Bangladesh At The Crossroads
With Shahbag Square erupting with thousands of people demanding capital punishments for the guilty of 1971 war criminals and banning of the JeI, the country’s youths have made their choice clear that they are no longer ready to tolerate the wheeling and dealing of politicians and their cronies
The large gatherings at Shahbag Square in Dhaka demanding capital punishments for the 1971 war criminals and the growing call for banning the Jamaat-e-Islami (JeI) can herald a new chapter in the history of Bangladesh.
The crowd comprising young men and women, students and professionals, has realised the value of independence achieved at great cost. The most encouraging aspect of Shahbag Square is that the political colour is absent and the national sentiments are in the forefront.
There was a real fear that the war of liberation had become a distant and vague issue in the minds of young generation. No efforts were spared to obliterate the incident when three million innocent men, women and children were killed and around two million women were raped by the Pakistani army, who were assisted by the Jamaat in the form of Al Badar, Al Shams and the Razakars. According to Pakistani army eyewitnesses, these people even misled the Pakistani army to attack and kill old men, women and children. By some accounts, they were more blood thirsty than the Pakistani soldiers. Abdul Kader Mollah was one of them.
What perhaps shocked the youths of Bangladesh was the happenings during the BNP-JeI coalition government in 2001-2006, which have now come under the scanner of the court. Witnesses and indicted officials of that era are beginning to speak out. Fingers are being raised at the BNP chairperson and then Prime Minister Begum Khaleda Zia by no one less than Director General of Directorate General of Forces Intelligence (DGFI) Brig Gen Rumi. In one of his statements in the court, Khaleda Zia was in the dock of having knowledge on the attempt of Awami League president Sheikh Hasina’s life in 2004. Many other terror-related incidents and plans, involving the BNP and the JeI leaders have begun to surface. Finally, only a few in Bangladesh can forget the August 2005 simultaneous bomb blasts in 63 of the country’s 64 districts. The climate was such that if a man went out in the evening, there was no surety that he would return alive. Terrorist group Jamatul Mujahidin Bangladesh (JMB) was simply dismissed by Prime Minister Khaleda as a creation of media imagination. All those denials have come crashing to the ground now.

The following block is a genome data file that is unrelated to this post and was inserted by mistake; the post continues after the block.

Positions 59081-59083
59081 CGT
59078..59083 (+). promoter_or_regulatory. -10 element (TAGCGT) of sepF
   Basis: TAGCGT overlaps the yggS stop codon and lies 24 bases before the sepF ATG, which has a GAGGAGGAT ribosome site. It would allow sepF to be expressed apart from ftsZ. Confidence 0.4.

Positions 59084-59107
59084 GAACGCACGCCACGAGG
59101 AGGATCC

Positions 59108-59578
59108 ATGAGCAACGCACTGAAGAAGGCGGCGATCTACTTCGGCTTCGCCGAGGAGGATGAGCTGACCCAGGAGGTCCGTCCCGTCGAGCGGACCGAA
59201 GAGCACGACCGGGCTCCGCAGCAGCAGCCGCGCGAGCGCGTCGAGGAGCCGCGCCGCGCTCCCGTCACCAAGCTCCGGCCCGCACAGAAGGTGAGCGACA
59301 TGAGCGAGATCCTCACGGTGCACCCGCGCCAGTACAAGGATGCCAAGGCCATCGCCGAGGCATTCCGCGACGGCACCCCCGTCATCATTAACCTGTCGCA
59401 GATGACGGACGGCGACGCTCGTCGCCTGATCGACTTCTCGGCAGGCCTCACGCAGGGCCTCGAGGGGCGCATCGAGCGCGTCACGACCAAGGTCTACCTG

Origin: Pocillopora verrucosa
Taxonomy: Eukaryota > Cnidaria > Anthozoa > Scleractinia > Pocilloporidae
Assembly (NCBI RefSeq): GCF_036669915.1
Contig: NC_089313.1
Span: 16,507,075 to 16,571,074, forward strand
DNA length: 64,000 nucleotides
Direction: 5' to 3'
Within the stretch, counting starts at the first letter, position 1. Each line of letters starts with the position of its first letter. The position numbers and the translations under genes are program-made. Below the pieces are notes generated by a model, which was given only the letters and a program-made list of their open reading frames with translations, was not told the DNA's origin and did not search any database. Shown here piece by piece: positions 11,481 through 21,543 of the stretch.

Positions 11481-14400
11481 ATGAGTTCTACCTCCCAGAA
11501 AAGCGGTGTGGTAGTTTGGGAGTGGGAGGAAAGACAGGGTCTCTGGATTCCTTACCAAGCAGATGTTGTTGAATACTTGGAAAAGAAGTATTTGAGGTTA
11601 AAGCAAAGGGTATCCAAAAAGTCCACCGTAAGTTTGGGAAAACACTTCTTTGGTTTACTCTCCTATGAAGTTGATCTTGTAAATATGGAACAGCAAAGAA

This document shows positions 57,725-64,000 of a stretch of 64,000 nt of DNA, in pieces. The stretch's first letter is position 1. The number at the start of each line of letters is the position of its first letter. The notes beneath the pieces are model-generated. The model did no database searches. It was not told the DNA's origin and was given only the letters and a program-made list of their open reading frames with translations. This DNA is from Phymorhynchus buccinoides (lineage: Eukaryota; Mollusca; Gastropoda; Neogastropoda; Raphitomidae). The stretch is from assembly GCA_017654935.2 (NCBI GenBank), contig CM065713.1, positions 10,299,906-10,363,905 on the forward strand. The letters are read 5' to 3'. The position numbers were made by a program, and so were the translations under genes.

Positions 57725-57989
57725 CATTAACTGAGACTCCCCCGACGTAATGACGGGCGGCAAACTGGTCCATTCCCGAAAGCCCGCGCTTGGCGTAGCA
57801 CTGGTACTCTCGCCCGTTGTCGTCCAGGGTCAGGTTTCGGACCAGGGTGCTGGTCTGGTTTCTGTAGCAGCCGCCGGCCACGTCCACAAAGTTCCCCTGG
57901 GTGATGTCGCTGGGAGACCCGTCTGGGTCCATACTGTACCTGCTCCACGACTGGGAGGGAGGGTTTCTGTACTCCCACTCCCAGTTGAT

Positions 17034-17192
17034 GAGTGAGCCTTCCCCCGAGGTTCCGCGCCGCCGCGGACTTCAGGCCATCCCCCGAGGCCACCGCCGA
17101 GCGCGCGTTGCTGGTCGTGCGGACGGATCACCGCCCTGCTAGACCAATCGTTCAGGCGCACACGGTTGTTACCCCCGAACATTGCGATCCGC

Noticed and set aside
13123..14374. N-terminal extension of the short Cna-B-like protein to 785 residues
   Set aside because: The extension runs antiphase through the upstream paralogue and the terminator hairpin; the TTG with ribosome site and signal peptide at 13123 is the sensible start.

All these incidents were in the minds of the people gathered at Shahbag Square. No one wants to live under those dark days. Hawa Bhavan in Dhaka, the office of Khaleda Zia’s elder son Tareq Rehman, had turned out the power centre in the country. Political murders and corruption were directed from there as were important promotions and postings in army and bureaucracy.
The routing of BNP and JeI in the December 2008 elections stood as a testimony to people’s resentment. First time voters, around 40 per cent, wanted no more of this political situation where development was brought to a standstill. More first time voters will participate in the December 2013/January 2014 elections this time. They have demonstrated their will at Shahbag Square.
The JeI and its students’ wing, the Islamic Chatra Shibir (ICS) are, however, a formidable force. After their political rehabilitation in 1978 under President Gen Zia-ur-Rehman, they enjoyed an open field to grow unhindered. They built a network of madrassas, schools and technical colleges, hospitals and clinics, banking and financial institutions and NGOs. The Islamic Bank is one of them, which facilitated foreign remittances to terrorist organisations. The Jamat-Shibir cadres are well indoctrinated and trained for violence.